So what will help? I’ll say that now, just to save anyone wondering as to my thoughts on the matter the effort of sifting through what might be a long post.. I think the people that should be talking to the FCC are the people who sell gear, especially the certified gear. They are the people who can say “This many people have bought our units so they can legally participate in this excellent activity. We find this very encouraging and are continuing to develop features to make it easier for them to be good citizens on the airwaves.”
A good example of such a feature was the recent addition to the Rangemaster of the LED to show if it is operating at the intended certified power as a stock feature instead of an option that can be purchased separately. It eliminates some of the possible ways the transmitter could be accidentally maladjusted so as to be over the certified spec for power.
That’s the sort of thing that could reassure the folks at the FCC that consumers and manufacturers actually have an interest in operating legally. An interest in developing further ways for part 15 BCB activity to be a legal and enjoyable hobby activity for people without risking unnecessary interference.
Just demographics, doesn’t have to be a list of who bought what where, just the “bottom line” of “there are people out there who enjoy this hobby and put time and money into it.” And stressing how they as manufacturers are continuing to work on new features and products to continue and encourage the trend.
But I don’t feel that censoring ideas will solve anything. Historically it never does. If one wants change, one presents it in a positive light and shows how it can be done within the rules.
Now about the “certain individual” you have mentioned. I never saw his point of view as harmful or unwarranted. A traffic sign says “Speed Limit 45”. It is “black and white”. It does not say “You can get away with 50 on a clear day when traffic is smooth and road conditions are good”, nor does it say “45 unless it’s raining in which case drop it back to 40 or so”. The letter of the law is nearly always black and white. Any “grey zone” that exists will exist in the judgment of a police officer or the judge if it goes that far. If anyone calls the police barracks and asks, they’ll be told “The posted speed limit on that part of the road is 45.”
If you want that changed, covering the signs or spray-painting them to read “Speed Limit 145” is juvenile and will cause more trouble or even injury rather than helping the cause.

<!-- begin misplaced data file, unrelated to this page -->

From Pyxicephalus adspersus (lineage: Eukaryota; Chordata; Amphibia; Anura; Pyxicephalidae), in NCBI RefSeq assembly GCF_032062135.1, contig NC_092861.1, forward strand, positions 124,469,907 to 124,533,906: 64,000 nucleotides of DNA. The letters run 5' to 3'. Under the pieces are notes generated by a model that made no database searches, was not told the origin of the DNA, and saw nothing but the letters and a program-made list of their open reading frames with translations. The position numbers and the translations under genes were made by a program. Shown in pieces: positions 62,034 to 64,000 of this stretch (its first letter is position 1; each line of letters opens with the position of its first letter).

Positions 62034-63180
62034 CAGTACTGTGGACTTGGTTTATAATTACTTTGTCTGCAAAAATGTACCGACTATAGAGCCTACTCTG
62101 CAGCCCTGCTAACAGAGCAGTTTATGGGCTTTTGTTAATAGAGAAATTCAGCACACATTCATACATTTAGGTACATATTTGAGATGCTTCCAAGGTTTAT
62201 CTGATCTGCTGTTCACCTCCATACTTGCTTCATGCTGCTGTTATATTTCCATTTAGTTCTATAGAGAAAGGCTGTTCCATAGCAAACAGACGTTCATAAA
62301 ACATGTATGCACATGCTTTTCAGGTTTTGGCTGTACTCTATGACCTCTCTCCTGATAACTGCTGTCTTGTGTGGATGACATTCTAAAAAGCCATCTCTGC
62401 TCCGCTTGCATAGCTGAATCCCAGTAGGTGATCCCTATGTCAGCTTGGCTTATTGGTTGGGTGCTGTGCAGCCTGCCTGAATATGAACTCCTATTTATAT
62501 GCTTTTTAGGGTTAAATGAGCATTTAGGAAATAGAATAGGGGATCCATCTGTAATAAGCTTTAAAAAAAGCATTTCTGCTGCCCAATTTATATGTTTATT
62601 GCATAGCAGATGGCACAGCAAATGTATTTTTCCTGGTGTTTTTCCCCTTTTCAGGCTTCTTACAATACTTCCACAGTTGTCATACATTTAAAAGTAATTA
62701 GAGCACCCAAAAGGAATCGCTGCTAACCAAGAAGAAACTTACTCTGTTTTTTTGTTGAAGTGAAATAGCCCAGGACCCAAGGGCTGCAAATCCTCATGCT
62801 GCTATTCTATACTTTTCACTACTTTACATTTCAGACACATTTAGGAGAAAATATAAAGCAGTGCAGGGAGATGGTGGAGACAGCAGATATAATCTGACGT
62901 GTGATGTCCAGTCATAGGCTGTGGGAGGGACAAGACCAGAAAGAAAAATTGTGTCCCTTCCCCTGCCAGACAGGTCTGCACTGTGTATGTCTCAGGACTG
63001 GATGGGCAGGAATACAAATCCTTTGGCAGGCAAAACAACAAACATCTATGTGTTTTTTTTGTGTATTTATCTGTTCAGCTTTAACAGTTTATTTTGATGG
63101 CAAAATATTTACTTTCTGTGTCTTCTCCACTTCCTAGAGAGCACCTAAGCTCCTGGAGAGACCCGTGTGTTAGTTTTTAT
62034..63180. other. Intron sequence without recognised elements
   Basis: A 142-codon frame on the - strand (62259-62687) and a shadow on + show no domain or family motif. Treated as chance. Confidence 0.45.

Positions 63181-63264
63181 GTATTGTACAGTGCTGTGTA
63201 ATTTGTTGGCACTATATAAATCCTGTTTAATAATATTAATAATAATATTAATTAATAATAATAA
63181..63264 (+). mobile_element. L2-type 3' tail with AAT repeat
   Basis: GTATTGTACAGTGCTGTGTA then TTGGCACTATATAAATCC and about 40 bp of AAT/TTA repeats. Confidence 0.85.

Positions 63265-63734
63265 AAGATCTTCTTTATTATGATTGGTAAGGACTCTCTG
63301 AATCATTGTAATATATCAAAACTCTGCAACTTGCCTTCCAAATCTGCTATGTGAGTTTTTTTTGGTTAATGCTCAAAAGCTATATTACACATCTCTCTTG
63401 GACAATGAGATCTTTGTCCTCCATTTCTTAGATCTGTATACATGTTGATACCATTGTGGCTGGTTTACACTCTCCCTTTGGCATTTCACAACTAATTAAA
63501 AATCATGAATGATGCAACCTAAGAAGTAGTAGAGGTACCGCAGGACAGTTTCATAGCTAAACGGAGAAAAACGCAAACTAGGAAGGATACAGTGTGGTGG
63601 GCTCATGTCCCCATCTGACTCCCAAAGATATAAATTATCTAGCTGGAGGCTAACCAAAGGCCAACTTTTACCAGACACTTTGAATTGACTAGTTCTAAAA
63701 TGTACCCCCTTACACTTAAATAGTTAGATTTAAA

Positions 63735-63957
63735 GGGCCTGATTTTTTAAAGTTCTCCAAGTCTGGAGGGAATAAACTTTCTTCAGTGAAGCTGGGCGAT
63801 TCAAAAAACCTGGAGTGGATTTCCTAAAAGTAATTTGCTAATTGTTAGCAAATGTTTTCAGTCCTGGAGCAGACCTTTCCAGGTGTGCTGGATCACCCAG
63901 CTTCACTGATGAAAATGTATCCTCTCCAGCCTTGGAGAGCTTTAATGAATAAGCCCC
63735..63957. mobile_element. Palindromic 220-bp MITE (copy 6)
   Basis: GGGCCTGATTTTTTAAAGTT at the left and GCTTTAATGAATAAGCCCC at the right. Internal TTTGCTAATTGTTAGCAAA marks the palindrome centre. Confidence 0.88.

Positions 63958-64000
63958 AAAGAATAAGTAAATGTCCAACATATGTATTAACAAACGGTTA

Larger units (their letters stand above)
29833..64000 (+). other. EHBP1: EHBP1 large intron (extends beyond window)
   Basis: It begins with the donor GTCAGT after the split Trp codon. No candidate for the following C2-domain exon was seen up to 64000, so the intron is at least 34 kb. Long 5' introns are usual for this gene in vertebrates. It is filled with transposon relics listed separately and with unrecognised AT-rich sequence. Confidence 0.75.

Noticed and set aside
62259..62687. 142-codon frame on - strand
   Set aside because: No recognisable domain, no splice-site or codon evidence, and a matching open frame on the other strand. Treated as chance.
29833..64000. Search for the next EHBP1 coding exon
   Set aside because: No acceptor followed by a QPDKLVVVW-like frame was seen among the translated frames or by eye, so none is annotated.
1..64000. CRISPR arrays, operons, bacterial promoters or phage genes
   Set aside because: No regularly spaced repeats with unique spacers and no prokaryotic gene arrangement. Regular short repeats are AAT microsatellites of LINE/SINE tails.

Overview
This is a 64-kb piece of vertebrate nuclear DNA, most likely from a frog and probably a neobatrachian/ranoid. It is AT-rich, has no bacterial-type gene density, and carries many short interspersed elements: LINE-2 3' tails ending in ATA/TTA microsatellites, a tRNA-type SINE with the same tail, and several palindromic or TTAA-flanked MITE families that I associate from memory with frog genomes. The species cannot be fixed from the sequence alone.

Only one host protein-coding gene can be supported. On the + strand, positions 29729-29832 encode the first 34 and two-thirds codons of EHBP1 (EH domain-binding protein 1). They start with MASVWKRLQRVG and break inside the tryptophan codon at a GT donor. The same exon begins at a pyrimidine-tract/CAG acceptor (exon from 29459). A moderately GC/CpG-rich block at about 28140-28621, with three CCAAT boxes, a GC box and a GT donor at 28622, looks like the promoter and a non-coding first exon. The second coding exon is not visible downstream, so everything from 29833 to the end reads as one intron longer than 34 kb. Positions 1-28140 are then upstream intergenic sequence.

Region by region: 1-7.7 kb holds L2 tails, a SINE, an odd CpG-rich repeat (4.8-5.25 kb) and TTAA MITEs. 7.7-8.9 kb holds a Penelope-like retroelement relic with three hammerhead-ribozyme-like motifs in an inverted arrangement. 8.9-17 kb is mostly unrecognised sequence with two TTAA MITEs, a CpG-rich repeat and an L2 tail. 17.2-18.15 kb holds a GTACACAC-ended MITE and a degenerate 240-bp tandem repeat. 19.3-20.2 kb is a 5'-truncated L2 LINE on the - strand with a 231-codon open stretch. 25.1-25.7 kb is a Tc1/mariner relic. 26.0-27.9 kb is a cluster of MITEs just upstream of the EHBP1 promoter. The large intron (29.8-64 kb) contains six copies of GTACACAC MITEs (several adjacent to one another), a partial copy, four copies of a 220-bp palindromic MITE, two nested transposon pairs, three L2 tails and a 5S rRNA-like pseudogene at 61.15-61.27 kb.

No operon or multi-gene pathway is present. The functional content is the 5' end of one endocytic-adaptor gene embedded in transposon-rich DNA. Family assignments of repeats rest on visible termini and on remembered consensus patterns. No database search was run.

So I fully support that individual’s right to have his say.
This is not to say I agree with everything in his point of view. I consider “certified” to be just as much of a black and white issue. To debate if a unit “should” have been certified is a moot point. If you are going to trust the judgment of the FCC when asking a question, in my opinion it is only logical to also trust their judgment when they say a given unit is ok for use, at least if it is used in a manner consistent with the conditions under which it was certified and etc.
To me, that is as black and white as anything else in the rules. But that’s *my* point of view. You have your point of view. The “certain individual” has his point of view.. I think that to find answers we need them all, and self-censoring will be counterproductive in the end.
Is there any point in asking the FCC to continue to support the part 15 BCB activity by certifying units and to perhaps even consider allowing a little more if it is shown it can be used in the public interest?
I do not know. But I personally do not believe we will find out by shutting up or telling others they should shut up.
If you ask for nothing.. that is probably the *only* time you stand a real good chance of getting *exactly what you asked for.. Nothing.
DanielSeptember 14, 2008 at 3:12 am #16748scwisGuest
Total posts : 45366
Thanks for your efforts to encourage others! IF the FCC had any concerns about our discussions, or our activities, I am supremely confident we would hear from the FCC directly.
Should that ever happen we would promptly share anything we receive.September 16, 2008 at 8:23 pm #16760Ermi RoosGuest
Total posts : 45366
It is difficult to feed a 3 m monopole from the top, but there are things that can be done to overcome some of the problems related to mounting the transmitter at the level if the earth.
It has already been mentioned on another thread in this Forum that the area where the monopole is to be mounted could be built up slightly so that it forms a small mound that avoids flooding at the base of the antenna.
At one time, I had unintentionally built a mound in my yard by having a load of topsoil delivered, but not using all of it. When the topsoil was delivered, the dirt was far too loose for installing an antenna; but after several months, the mound became firm, and grass grew on it. Nobody would want to wait long enough for the mound to form naturally, so the mound would have to be packed down.
Another solution is to construct a grounded dipole antenna by installing the transmitter at the center of the 3 m monopole, and grouning the bottom end of this center-fed monopole. This arrangement has both advantages and diadvantages compared to a base-fed monopole. The principal advantage is that the radiation resistance is roughly doubled. Another advantage is that, because the monopole is fed at the center, the maximum RF current concentration is at the center, and not at the ground. This reduces ground loss. The principal disadvantage is that the capacitive reactance at the feed point is increased significantly (by about 75 %). Overall, the grounded dipole should have a small advantage over the base-fed monopole.